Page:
The Northeastern Crags Rock Climbing
|GPS:||44.04, -71.396 Google Map · Climbing Area Map|
|Page Views:||12,060 total · 155/month|
|Shared By:||M Sprague on Sep 2, 2011|
|Admins:||Jay Knower, M Sprague, lee hansche, Jeffrey.LeCours, Robert Hall|
DescriptionTo the left of the Main Wall of Green's is a series of crags designated The Northeastern Crags, mostly in a line running north and facing east. These are only partially explored so far, but recent development has uncovered a bunch of quality routes in a very beautiful setting. They overlook the wonderful Sawyer Ponds Scenic Area basin, with great views across the ponds to the cliffs of Mt. Tremont and Owls, and looking more SE you can see all the way to Mt. Chocorua, and north to Mt. Washington.
These cliffs are quite featured compared to the Main Wall, with many good looking crack lines that rank right up with some of the best one and two pitch cracks in the state, mostly fingers and hands, but also including a few chimneys like the not to be missed Squeeze Box 5.8. There is also the fantastic mixed gear protected arete Bigfoot Was Here 12b. Most of the cliffs are one or two pitches tall, though sometimes a 3rd or 4th pitch is set back above. Angles are a little off vertical, over and under. There are a few outlying slabs that may be worthy, judging from a cursory look.
This is a great spot to enjoy Greens in the summer, when you can get baked off the south facing Main Wall, as the morning sun turns to shade early in the day. It is also the closest, with the approach being a moderate hike just under an hour. The same shade can make late Fall's short days feel especially cold once the sun is off.
The earliest established route that I have been able to confirm to date is Ward and Paula Smith's Premarital Blisters, put up in 1994.
It wasn't until 2013 that a more sustained effort of new route exploration began, after a quicker way in was discovered. There is quite a lot of rock out in this area, with some cliffs not even touched yet (2014), so there will likely be lots more routes to come.
The middle part of this area (shown here mountainproject.com/v/10727… ), which probably has the most potential, is composed of two tiers of cliff band, split by a landmark giant loose basalt gully. The top of the gully is overhanging, but the lower portion is low angled enough to allow access between the bands.
Be aware, if you climb over here, that these crags lie within the Sawyer Ponds Scenic Area, so have somewhat more restrictive rules, including no camping below the ridge towards the pond. Be especially aware to be low impact visually and noise wise. You are basically in an amphitheater for anyone down at the ponds and it is a pretty magical spot. This is a place to go light in impact, by just going for the very best lines and leaving the rest be IMO.
Getting ThereIf the gate is open, the most direct way is from the north via Sawyer River Rd. Drive the 4 miles all the way in and park at the large clearing on the right. Hike up the road a minute, past the gate, and cross the big footbridge on your left. Continue on the trail like you were going to Sawyer Pond, but just before crossing the second bridge (not counting the little one right after the first) leave the trail on your right, walk along the stream bank ~100 feet, then bushwhack south, heading up the hill to the ridgeline. (Be careful not to beat out an obvious trail when first leaving the bridge so as not to draw up some of the yahoos who hike into the pond, who will end up leaving shit paper and otherwise trashing the area) Once in a few hundred feet you should be able to pick up the way climbers have been walking in. Look for some pink tape to help guide you. Eventually you will reach a junction. Take a left (right goes directly up the ridge to the Main Wall) over a little rise and into a notch just south of the Knoll where you can drop in and traverse under the cliff line south to the area recognized by the landmark sharp arete of Bigfoot (1 hr, 1.4 miles) It is another 5 min further to the Premarital Wall, crossing the mouth of the the big green gully on the way. The Beanstalk Wall is the band directly above the Premarital Wall. To get to it start up the gully a little then angle out of it to the left above the PM Wall and up. The cliffs are a little complicated, so it will take some exploring to learn the terrain, especially if trying to find the tops for new route cleaning. See the directions in the main Green's section for a little more information. Here is a Link to a GPX file including a track into the Northeastern Crags and some useful waypoints that can be loaded into a GPS or viewed on Google Earth.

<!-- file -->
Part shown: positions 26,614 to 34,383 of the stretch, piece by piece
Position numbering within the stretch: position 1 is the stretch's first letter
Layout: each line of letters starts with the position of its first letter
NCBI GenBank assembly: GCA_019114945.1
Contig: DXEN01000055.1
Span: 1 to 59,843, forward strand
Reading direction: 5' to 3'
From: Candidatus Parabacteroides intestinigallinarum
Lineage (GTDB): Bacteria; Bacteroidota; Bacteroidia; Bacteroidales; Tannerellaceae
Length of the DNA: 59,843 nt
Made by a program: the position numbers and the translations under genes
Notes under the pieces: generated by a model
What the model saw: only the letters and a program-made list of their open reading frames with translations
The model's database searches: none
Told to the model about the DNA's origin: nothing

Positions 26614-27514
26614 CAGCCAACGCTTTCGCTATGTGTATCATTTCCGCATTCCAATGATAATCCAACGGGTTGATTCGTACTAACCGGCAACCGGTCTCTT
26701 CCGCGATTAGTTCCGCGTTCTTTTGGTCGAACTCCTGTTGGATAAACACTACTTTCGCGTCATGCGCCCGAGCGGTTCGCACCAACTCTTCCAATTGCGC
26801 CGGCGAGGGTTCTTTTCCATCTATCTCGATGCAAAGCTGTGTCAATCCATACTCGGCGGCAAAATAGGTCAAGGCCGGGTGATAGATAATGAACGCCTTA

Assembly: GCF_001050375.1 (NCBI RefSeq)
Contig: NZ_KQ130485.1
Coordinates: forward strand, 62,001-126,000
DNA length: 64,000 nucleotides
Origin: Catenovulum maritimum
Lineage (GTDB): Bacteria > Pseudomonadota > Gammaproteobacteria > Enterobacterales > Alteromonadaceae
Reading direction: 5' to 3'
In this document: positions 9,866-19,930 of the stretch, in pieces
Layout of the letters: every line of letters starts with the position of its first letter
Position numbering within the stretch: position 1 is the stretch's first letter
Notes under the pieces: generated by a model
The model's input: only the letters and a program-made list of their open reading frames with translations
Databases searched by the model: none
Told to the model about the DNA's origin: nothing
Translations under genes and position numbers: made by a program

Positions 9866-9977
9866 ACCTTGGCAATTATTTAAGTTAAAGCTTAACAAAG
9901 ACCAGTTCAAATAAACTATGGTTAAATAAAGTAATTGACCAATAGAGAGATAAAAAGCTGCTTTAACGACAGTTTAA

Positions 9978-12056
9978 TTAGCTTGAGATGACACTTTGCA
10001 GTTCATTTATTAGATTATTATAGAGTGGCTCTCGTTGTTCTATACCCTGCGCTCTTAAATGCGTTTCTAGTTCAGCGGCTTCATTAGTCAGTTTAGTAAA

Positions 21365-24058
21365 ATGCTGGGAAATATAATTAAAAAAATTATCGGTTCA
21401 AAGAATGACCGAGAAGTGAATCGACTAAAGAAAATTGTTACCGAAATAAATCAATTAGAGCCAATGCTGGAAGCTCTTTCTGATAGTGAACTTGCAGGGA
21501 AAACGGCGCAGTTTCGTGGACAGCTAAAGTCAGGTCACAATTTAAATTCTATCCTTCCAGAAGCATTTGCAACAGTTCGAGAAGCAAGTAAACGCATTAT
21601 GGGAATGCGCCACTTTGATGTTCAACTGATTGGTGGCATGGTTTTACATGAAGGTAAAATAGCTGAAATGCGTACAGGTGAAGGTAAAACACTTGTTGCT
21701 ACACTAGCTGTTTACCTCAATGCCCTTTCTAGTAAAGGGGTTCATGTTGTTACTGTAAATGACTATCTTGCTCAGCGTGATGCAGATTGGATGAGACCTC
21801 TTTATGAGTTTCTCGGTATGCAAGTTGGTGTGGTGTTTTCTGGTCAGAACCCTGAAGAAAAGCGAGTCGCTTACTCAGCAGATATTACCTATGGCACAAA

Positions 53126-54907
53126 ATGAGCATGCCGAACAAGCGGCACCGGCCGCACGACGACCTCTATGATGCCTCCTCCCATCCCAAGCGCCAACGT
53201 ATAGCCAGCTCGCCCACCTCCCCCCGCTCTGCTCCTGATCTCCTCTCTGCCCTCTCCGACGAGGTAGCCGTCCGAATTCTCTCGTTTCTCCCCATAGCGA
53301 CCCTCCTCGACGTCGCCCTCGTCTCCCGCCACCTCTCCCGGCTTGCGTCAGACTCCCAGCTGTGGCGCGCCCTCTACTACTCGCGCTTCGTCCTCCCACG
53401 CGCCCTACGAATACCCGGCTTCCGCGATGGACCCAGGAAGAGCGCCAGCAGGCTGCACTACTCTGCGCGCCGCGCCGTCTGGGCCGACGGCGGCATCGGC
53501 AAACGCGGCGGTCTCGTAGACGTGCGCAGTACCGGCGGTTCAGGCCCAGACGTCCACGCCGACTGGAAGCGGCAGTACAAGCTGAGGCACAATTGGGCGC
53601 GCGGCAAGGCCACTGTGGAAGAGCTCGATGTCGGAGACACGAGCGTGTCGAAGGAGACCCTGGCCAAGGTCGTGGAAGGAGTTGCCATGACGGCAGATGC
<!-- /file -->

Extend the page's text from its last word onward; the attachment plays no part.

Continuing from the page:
If you took the ridge route and are are already at the Main Cliff - Head back the way you came, down below the fire ring, down and back up through the boulders to the little plateau, then just as the trail resumes heading up look for some flagging running down hill to your right. They lead down to a ravine that turns into a little 3rd class slot dropping you at the base of Encour du Bottom Feeder. Another couple minutes along the trail brings you to the left side of the Beanstalk Wall.
To continue to the lower tier, traverse under the Beanstalk Wall until you get to the obvious two pitch Y crack, where you head out from the cliff and down, cutting into the lower part of the green gully that separates the Premarital Wall on your right and the Bigfoot area to the left (looking downhill).
It is about 15 minutes to get from the Main Wall over and scramble down to the upper tier, another 5 down to Bigfoot.
Classic Climbing Routes at The Northeastern Crags
Mountain Project's determination of the classic, most popular, highest rated climbing routes in this area.
Days w Precip
Prime Climbing Season